Today is the 8th Anniversary of The Shlabotnik Report and I want to take this opportunity to thank ALL OF YOU for reading and commenting and making this blog fun to keep up on… Because if it weren’t fun, I wouldn’t have made it to the first anniversary.
I don’t generally do anniversary posts, partly because I almost never remember in time to write something, and also because I don’t want to do a post that amounts to nothing more than “Yay, me!”
So pretty early on (i.e. this past Tuesday) I hit on this idea, and interestingly enough when I was done picking out cards I realized I had a nice little cross-section of my collecting interests.
And so, we start with…
1968 Topps “Game” Insert #8 – Willie Mays
I completed the Game set a couple of years ago, and it was one of the most satisfying set builds I’ve done in recent years. Fun and affordable, I recommend it to anyone who likes these cards, or who just wants to chase a vintage set without fear of missing a car payment.
1964 Topps “Giants” #8 – Roy McMillan
This card single-handedly let me know I was on the right track with the idea for this post; one of my favorite oddball sets, and card #8 is from my Mets. It’s kismet, I tell ya!
Here’s the back, which apparently shows Nellie Fox rather than Roy McMillan.
1966 Topps Batman “Black Bat” #8 – Into The Batmobile
A couple of years ago I chased down the “Batman vs. The Joker” subset from the Black Bat set, and lately I’ve been feeling the urge to get back to it. Hmmm, maybe I should check out the “Batman vs. The Penguin” cards…
1979 Kellogg’s #8 – Pat Zachry
It’s funny to look back at it now, but when I was a kid in the 1970’s, I dismissed Kellogg’s cards as mere tchotchkes and Hostess cards as Topps wannabes. Now I am making up for those missed opportunities.
2015 Upper Deck Dinosaurs #8 – Allosaurus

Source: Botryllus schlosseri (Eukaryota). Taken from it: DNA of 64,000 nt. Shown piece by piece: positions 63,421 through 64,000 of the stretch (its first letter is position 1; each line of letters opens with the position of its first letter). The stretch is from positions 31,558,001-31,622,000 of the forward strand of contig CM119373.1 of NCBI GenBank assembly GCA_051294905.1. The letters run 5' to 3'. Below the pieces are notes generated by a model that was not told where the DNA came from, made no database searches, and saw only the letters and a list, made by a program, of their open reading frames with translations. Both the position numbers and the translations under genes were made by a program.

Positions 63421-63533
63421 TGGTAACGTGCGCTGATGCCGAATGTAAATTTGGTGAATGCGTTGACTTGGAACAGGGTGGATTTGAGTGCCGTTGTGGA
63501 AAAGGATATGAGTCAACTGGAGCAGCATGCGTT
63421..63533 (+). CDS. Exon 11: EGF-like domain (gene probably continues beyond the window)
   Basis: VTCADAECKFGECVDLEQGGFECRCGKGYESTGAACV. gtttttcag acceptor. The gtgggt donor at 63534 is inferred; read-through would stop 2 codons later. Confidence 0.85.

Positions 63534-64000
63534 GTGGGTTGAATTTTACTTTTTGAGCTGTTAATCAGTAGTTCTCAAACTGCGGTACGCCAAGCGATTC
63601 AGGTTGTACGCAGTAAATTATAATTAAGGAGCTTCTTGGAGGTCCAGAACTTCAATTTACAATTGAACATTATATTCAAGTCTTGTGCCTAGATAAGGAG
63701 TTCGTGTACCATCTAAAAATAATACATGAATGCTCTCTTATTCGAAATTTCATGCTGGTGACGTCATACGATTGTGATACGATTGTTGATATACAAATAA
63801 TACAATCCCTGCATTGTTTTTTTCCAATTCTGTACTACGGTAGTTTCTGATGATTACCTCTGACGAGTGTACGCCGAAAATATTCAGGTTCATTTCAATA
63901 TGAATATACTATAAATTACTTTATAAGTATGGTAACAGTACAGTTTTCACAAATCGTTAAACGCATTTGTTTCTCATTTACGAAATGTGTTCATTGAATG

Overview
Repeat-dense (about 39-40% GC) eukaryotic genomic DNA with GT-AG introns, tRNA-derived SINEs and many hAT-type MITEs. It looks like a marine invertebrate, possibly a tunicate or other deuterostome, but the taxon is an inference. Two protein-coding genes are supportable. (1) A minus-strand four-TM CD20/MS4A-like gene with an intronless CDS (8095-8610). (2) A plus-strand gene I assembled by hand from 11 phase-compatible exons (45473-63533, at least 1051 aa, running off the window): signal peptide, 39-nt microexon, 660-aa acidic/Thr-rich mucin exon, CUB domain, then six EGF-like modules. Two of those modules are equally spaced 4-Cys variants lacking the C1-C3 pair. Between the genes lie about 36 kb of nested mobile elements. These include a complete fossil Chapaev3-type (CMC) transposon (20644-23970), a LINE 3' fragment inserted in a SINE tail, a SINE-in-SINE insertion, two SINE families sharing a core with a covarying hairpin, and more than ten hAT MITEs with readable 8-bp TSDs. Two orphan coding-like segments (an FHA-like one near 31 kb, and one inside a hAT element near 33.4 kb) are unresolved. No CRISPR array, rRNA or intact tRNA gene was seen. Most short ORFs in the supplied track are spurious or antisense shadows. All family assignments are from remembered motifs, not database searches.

This is such a great-looking card that I wanted to include it when I searched my database for cards numbered 8.
I only have a few cards from this set, but if it had come out when I was a kid, I probably would be writing a card-by-card blog about it today.
1979 TCMA Japanese Baseball #8 – Koji Yamamoto
This was my first set featuring Japanese baseball players. This set contributed to my lifelong interest in baseball across the Pacific, and these cards indirectly lead me to read books like “You Gotta Have Wa” by Robert Whiting.
Koji Yamamoto is a Japanese HOFer, helped the Hiroshima Carp win 3 championships, hit 40 homers in five straight seasons, is among the career HR leaders in NPB, and I came to find out that he wore #8 for the Carp.
1980 Topps “Super” (5×7) #8 – Lee Mazzilli
This set was my first exposure to oversized cards, my favorite type of oddball. This Lee Mazzilli card has been featured in this blog a number of times.
1999 Fleer Tradition #8 – Cal Ripken
It seems appropriate to wrap things up with card #8 for Number 8 himself, Cal Ripken, especially when it’s a nice card like this. I miss Fleer, and if this card and this design came out tomorrow as a sample from 2020 Stadium Club, don’t tell me you wouldn’t all be gushing over it.
These cards were “runners-up” in this post, but I wanted to feature them anyway.
I have a number of hobby regrets, but one purchase that always falls into my “Boy, am I glad I got that!” category is the 1974-75 O-Pee-Chee WHA set. This is one of my favorite hockey sets – I really need to write a post or three about it – but card #8 turned out to be one of the less-interesting cards. Oh, well.
1974 Topps #8 – George Theodore
This was the first set I collected, and George “The Stork” Theodore was one of those players that 9-year-old me latched on to… little did I know that his Major League career was nearly over.
FWIW, in taking this card out to scan I realized it badly needs upgrading.
1976 Topps #8 – Tito Fuentes
Tito always seemed to have appealing cards when I was a kid. The headband didn’t hurt. I’m thinking I might have to chase after the two Tito cards I don’t already have…
…And so, in a post which is supposed to be about the number eight, I overreached and ended up with eleven. That’s pretty much par for the course.
OH! At the last minute I remembered that I wanted to include a Sesame Street “Eight” video. I was shooting for “Eight! Eight! Eight! Eight! Let’s sing a song of eight!”, but couldn’t find it.
However, Paul Benedict’s “Mad Painter” is not at all a bad substitute. FYI, these shorts were made before Benedict gained some fame as Mr. Bentley on “The Jeffersons”.